We are making significant progress. The hon. Gentleman specifically mentions GP referrals, and there were more than 11,000 urgent GP referrals for suspected cancer per working day in March 2023, compared with just under 9,500 in March 2019, so we are seeing more patients.
Let me give an indication of how we are innovating on cancer. We have doubled the number of community lung trucks, which means the detection of lung cancer at stages 1 and 2 is up by a third in areas with the highest smoking rates. In the most deprived areas, we are detecting cancer much sooner, and survival rates are, in turn, showing a marked improvement.
Healthcare for Women
This is the first Government to produce a women’s health strategy in England. We are making huge progress on the eight priorities in our first year, from introducing the hormone replacement therapy pre-payment certificate, which is reducing the cost of HRT for women, to the £25 million roll-out of women’s health hubs across the country. We will be announcing our second-year priorities in due course.
Half of all women over 50 will experience bone fractures due to osteoporosis, and many of these will be serious hip fractures. As many women will die from these fractures as from lung cancer or diabetes. Can the Minister explain why not even one of the 63 key performance indicators set by NHS England for integrated care boards sets a target for fracture prevention?
I thank the hon. Lady for her work in this space. She is campaigning hard on this issue. I reassure her that osteoporosis is in the women’s health strategy and is a priority area for us. We are already working to make sure that women’s vitamin D status is known, and to make sure that we fill gaps. NHS England is expanding fracture services for high-risk women with osteoporosis, and it is working to prevent falls. The women’s health ambassador is raising the profile of osteoporosis so that women who are at higher risk can take action to prevent fractures and falls in the first place.
Women too often struggle with needless pain through standard but invasive procedures, such as hysteroscopies and intrauterine device fittings, offered without any pain relief. Our pain is being misunderstood and ignored. How much unnecessary pain must Ministers see women endure before the Government finally deliver on the pain management promised in the women’s health strategy? And why is this a 10-year ambition instead of a more immediate one?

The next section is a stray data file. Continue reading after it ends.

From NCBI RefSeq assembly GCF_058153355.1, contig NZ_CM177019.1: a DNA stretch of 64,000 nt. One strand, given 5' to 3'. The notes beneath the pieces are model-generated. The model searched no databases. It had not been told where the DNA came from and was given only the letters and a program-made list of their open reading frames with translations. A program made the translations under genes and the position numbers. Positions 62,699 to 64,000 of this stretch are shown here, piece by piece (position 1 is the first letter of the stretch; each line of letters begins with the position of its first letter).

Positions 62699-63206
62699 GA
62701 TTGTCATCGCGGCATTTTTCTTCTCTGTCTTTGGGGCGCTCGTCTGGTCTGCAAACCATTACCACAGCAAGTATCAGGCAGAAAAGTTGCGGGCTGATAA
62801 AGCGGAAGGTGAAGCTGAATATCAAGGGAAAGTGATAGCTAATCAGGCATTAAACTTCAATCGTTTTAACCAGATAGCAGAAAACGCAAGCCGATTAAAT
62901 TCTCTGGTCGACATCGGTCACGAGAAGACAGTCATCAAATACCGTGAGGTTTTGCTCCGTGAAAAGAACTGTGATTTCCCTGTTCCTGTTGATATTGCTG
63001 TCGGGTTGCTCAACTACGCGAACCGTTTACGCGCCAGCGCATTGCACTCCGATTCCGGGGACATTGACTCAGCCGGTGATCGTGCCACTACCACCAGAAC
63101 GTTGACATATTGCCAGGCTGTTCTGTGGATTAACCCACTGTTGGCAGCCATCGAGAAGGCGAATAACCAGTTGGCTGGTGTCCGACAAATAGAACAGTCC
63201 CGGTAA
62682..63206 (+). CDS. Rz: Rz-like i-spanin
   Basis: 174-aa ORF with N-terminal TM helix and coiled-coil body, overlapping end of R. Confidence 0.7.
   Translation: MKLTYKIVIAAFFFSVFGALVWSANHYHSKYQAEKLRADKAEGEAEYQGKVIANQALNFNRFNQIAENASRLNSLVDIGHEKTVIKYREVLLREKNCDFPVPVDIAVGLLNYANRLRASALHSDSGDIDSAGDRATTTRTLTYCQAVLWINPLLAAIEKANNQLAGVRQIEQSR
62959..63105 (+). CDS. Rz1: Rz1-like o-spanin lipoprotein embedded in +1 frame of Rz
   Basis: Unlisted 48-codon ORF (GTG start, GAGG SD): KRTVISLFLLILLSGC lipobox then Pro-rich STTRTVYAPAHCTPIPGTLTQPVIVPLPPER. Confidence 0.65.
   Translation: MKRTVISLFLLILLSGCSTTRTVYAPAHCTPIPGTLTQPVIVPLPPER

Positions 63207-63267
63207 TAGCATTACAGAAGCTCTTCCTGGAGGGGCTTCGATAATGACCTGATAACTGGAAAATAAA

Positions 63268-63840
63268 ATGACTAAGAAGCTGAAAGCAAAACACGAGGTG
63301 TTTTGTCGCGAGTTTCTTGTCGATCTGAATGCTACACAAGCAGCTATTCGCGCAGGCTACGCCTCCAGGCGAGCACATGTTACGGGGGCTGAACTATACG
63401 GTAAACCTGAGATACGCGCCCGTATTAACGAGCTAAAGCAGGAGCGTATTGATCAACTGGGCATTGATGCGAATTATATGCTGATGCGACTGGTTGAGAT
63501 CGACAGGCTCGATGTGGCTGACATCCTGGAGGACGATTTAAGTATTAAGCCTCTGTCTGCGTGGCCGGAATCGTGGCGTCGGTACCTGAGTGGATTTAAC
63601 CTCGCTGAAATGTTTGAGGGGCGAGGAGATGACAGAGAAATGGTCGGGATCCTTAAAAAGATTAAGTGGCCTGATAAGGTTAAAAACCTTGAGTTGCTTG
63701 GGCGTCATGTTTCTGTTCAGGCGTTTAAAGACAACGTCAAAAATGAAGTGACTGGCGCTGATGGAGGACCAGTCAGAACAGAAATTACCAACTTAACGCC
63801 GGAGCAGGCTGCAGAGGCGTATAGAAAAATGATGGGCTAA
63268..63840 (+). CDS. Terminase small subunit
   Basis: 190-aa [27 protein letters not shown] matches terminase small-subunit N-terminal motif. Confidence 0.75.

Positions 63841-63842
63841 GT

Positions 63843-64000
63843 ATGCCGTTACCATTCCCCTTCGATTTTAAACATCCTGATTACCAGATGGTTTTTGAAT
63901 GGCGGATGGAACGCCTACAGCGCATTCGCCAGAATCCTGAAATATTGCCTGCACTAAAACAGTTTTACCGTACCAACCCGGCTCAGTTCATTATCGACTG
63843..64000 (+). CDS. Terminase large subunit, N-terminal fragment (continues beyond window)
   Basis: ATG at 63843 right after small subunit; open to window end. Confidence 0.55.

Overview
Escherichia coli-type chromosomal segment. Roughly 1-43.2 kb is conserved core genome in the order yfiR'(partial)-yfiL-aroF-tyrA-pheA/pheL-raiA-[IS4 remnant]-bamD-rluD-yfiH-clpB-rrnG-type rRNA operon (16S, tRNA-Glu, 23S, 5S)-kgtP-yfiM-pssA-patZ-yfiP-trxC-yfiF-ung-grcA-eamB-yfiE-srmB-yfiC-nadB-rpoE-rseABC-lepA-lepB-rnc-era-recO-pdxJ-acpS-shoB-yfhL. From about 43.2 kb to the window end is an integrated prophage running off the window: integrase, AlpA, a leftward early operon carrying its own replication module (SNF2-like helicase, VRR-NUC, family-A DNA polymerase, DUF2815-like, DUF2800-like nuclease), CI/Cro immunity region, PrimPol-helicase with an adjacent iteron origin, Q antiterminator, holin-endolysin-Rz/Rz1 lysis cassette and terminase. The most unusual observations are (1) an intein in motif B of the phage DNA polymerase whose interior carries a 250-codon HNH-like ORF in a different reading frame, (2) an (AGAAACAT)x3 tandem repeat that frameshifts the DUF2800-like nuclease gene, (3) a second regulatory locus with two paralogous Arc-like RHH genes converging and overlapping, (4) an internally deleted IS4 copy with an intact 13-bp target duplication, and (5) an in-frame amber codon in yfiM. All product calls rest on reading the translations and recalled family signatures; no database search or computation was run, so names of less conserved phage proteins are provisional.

I thank the hon. Lady for her question, and let me also pay tribute to the hon. Member for West Ham (Ms Brown), who has campaigned hard in this space. I met a group of women to discuss painful hysteroscopies just a few weeks ago. This is a priority in the women’s health strategy, as the hon. Member for Luton North (Sarah Owen) said. We are working with the royal college to update its guidelines, because a lot of these issues are associated with women’s consent, the provision of information before these procedures, and women knowing that they can have them under a local or general anaesthetic and can also ask for pain control. This is not working in practice, which is why it is a priority in the women’s health strategy.
Women living with HIV of course have the right to healthcare on the same terms as anyone else, except that now they do not when it comes to starting a family. Many people living with HIV are currently excluded from accessing fertility treatment, both by law and by the Government’s microbiological safety guidelines. So will the Government now follow the scientific evidence, particularly on undetectable viral load, and remove what are surely discriminatory restrictions on the basis of HIV status?
I thank the Chair of the Health and Social Care Committee for his question, as he raises an important point. Last year, we asked the Advisory Committee on the Safety of Blood, Tissues and Organs to reconsider this specific issue. It set up a working group in June last year to look at it and we expect its recommendations this month. We will take them seriously and address them swiftly once we have its advice.